People who remember the Seahawks’ early days think about quarterback Jim Zorn’s laser throws, Curt Warner’s bruising runs, and, I suppose, my receptions and touchdowns.
Me? I remember Bob Newton. The quintessential, rank-and-file lineman. A man who sacrificed his body to make our highlights possible. And now, pushing 70, one of thousands of retired NFL players whose body is still paying that price — yet receiving a typical pension from the league of only about $2,500 a month.
This is no way to thank the men who laid the groundwork for today’s Seahawks. It must change. And this is the year to do it.
As the NFL celebrates its 100th season this fall — where announcers and video specials will surely laud the old-timers for their heroism and grit — the celebration should include raising those heroes’ pensions. Particularly players who retired before 1993, most of whom receive less in a month than the typical team makes in two seconds of game play.
The owners and the players’ union recently started negotiating a new collective bargaining agreement, fighting over who gets how much from the NFL’s $15 billion annual revenue pie. They should save some slices for the guys who helped bake that pie.
I say this not to boost my own pension. I was one of the lucky few with a long and successful career. I retired with a functional body and brain that allowed me to retire comfortably and pursue post-retirement careers, such as serving my home state of Oklahoma for eight years in the U.S. House of Representatives.
I do say this for the Bob Newtons out there who are struggling with replaced knees and feet too damaged to walk properly. I say this for Greg Gaines, a please-don’t-cut-me linebacker from 1981 to 1988 who left chunks of his knees and shoulders on the Kingdome’s concrete turf. He has had surgeries on almost every part of his body. He is not alone.
There was no free-agency before 1993 — it was the players’ painful strikes of 1982 and 1987 that directly led to the paydays that active players take for granted today. Those paydays will actually last for the rest of their lives, because retirement packages now go well beyond pensions and into 401(k)s and other vehicles that add up to millions.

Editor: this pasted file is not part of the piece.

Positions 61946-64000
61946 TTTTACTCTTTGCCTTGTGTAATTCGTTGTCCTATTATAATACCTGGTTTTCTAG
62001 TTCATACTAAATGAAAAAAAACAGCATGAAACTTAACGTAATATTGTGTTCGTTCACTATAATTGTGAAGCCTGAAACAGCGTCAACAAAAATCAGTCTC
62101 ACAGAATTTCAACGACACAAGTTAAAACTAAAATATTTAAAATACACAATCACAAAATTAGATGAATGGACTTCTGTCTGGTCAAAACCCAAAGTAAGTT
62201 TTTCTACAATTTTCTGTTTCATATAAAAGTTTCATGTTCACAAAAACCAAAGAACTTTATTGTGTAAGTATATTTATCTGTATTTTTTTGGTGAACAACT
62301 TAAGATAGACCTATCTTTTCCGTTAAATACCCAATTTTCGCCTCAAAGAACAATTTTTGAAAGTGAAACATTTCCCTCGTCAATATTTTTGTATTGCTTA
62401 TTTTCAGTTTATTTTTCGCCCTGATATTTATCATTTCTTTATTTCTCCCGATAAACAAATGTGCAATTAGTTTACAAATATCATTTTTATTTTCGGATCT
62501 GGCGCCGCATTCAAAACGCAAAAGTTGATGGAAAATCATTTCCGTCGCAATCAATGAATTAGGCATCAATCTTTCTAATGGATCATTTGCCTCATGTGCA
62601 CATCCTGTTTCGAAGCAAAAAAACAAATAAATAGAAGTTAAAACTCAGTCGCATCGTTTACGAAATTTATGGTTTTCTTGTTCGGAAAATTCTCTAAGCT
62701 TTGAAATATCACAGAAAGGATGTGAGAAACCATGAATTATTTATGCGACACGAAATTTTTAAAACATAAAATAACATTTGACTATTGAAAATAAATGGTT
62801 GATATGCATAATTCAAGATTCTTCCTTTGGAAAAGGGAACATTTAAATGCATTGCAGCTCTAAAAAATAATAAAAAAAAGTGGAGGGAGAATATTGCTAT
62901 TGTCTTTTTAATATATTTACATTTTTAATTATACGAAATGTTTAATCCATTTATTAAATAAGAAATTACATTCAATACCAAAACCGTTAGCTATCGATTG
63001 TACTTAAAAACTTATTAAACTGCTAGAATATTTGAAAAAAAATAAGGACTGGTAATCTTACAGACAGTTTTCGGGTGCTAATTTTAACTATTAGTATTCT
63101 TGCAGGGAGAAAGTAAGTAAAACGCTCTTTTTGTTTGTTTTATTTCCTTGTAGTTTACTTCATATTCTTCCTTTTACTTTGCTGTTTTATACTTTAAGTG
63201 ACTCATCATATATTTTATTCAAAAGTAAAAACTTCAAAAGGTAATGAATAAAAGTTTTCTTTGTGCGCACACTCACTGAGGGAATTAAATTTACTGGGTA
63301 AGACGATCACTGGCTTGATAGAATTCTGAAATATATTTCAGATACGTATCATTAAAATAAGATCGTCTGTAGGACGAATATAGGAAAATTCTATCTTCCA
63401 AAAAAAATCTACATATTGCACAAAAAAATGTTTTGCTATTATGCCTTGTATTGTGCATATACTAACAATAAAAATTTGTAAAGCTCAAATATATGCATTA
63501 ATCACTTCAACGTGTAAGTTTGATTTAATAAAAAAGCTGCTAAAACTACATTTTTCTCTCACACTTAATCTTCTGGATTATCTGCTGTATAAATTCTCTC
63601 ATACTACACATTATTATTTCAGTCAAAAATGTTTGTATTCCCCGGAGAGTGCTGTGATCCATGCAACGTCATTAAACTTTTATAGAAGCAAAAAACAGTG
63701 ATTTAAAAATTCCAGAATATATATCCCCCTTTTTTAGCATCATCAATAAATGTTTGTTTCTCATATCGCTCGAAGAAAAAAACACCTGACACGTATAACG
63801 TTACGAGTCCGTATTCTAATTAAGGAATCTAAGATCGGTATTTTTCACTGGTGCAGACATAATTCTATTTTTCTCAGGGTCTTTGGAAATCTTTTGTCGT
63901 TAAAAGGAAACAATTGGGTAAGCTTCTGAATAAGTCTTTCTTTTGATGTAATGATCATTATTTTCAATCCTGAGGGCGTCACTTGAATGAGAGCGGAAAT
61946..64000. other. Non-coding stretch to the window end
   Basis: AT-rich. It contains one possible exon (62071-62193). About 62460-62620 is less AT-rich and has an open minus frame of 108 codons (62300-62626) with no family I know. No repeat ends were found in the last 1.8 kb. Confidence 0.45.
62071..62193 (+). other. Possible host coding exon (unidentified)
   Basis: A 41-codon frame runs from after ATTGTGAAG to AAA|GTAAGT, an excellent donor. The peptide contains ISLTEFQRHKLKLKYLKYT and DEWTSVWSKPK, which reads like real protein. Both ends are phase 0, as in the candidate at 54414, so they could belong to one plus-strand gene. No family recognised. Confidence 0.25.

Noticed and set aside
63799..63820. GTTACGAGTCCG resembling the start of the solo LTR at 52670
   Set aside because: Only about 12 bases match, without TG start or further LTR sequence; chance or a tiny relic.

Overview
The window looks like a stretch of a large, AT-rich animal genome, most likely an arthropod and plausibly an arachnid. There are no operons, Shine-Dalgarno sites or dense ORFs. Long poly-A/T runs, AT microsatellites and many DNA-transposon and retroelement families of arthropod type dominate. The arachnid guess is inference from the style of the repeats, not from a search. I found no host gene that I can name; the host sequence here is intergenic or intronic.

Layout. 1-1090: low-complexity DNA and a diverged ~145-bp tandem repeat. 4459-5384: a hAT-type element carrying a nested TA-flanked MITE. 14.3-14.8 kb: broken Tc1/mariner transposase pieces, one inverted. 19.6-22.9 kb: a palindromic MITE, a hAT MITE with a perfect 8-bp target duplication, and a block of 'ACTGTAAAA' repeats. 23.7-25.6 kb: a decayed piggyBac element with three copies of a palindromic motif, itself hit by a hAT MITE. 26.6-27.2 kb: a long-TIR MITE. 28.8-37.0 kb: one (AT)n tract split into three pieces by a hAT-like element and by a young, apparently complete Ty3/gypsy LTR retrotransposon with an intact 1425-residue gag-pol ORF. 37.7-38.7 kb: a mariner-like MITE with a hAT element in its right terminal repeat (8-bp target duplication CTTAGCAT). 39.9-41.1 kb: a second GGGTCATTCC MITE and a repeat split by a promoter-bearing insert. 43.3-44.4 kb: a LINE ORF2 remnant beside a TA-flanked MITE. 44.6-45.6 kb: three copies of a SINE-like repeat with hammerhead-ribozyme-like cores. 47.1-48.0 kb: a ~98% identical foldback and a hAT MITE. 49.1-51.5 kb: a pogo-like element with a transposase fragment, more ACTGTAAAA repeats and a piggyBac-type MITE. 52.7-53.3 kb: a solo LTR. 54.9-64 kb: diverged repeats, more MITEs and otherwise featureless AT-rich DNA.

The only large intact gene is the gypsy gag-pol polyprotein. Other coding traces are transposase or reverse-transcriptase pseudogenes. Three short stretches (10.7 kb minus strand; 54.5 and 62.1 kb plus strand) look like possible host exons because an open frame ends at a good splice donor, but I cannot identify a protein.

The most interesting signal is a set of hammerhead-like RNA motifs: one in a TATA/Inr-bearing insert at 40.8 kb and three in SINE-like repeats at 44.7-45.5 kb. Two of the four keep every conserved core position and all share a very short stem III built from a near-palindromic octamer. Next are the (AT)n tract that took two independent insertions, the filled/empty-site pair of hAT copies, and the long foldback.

There is a growing movement for NFL pension reform. I am proud to work with a grassroots group called Fairness for Athletes in Retirement, which will be lobbying the league and union to help the roughly 4,000 retired players who feel forgotten. We’re not asking for the same packages as current players, not by a long shot. Just an easy-to-implement boost in pensions that can give those players the dignity they earned decades ago.
We know it’s easy because the league and union have taken small to medium steps before — to their credit. Then again, these adjustments added only about $20 to $120 per month (per year of service) to players’ pensions, which have barely covered increases in cost of living and players’ skyrocketing medical bills. They receive no health insurance.
The money is there. And there will soon be more — from the windfall of legalized gambling, projected to be in the billions. That’s rain that came out of nowhere. It should fall on everyone, including retired players who are routinely described as “NFL family.”
So, when you watch all of the NFL’s upcoming 100th-anniversary video montages, please do enjoy the Zorns and the Warners and the Largents. But also watch the Bob Newtons and Greg Gaineses. The highlights, and the NFL.itself, wouldn’t exist without them.